Coping with rejection in dating
When our spouse leaves us, when we get fired from our jobs, snubbed by our friends, or ostracized by our families and communities for our lifestyle choices, the pain we feel can be absolutely paralyzing.Whether the rejection we experience is large or small, one thing remains constant — it always hurts, and it usually hurts more than we expect it to. Why are we so bothered by a good friend failing to “like” the family holiday picture we posted on Facebook? Why would something so seemingly insignificant make us feel angry at our friend, moody, and bad about ourselves?Here are just some of them: Tempting as it might be to list all your faults in the aftermath of a rejection, and natural as it might seem to chastise yourself for what you did “wrong” — don’t!By all means review what happened and consider what you should do differently in the future, but there is absolutely no good reason to be punitive and self-critical while doing so. Another common mistake we make is to assume a rejection is personal when it’s not.And when a first date doesn’t return your texts, call your grandparents and remind yourself that your voice alone brings joy to others.Rejection is never easy but knowing how to limit the psychological damage it inflicts, and how to rebuild your self-esteem when it happens, will help you recover sooner and move on with confidence when it is time for your next date or social event.The same areas of our brain become activated when we experience rejection as when we experience physical pain.That’s why even small rejections hurt more than we think they should, because they elicit literal (albeit, emotional) pain. Evolutionary psychologists believe it all started when we were hunter gatherers who lived in tribes.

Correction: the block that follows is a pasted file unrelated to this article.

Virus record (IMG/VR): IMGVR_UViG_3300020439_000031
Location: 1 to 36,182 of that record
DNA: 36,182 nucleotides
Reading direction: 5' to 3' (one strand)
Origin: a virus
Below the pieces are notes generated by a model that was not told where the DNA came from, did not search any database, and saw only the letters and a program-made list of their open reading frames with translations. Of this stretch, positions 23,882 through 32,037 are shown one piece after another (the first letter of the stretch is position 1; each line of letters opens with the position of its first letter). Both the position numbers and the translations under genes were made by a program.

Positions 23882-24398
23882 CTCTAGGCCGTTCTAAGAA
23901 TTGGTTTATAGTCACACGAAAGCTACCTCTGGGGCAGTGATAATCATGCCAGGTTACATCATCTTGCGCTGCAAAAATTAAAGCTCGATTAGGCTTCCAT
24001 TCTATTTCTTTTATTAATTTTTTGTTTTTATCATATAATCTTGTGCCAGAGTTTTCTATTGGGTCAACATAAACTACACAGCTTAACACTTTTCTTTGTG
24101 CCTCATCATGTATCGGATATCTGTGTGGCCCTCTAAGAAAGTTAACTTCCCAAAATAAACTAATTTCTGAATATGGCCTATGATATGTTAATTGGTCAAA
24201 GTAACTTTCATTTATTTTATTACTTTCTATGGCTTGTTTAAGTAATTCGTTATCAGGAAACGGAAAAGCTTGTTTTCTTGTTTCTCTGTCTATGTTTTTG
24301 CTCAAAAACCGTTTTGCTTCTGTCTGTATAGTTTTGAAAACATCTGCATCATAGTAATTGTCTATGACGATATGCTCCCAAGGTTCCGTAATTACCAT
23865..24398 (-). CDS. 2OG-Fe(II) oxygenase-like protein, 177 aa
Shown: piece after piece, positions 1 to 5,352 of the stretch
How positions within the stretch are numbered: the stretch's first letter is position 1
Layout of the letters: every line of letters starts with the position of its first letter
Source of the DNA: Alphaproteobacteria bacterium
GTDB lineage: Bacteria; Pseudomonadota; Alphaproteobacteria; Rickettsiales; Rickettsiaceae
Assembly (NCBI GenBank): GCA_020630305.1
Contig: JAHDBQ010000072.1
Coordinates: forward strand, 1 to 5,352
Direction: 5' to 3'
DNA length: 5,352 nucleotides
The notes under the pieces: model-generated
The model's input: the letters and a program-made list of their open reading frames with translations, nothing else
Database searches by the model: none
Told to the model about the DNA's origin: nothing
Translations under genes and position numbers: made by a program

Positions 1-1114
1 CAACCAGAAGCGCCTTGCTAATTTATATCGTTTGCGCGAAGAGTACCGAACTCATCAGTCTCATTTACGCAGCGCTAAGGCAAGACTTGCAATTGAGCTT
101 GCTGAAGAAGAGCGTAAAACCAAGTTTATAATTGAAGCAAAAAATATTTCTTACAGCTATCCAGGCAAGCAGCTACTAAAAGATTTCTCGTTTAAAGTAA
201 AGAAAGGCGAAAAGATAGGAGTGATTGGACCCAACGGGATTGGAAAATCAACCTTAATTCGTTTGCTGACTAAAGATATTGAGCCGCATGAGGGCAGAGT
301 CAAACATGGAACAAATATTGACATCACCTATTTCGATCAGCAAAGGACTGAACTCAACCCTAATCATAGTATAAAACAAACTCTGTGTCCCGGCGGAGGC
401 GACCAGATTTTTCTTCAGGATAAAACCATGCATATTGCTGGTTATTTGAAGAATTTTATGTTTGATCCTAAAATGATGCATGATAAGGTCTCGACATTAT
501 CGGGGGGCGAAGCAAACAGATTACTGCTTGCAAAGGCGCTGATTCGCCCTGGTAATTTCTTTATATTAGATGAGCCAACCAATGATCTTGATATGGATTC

In our distant past, ancient humans needed to work as a social group in order to survive: if someone wasn’t part of the group, they wouldn’t have anyone to help them hunt for food or fend off predators.
The answer is — our brains are wired to respond that way.
When scientists placed people in functional MRI machines and asked them to recall a recent rejection, they discovered something amazing.
Since we could not survive alone, being ostracized from our tribe was basically a death sentence.
As a result, we developed an early warning mechanism to alert us when we were at danger of being “kicked off the island” by our tribemates — and that was rejection.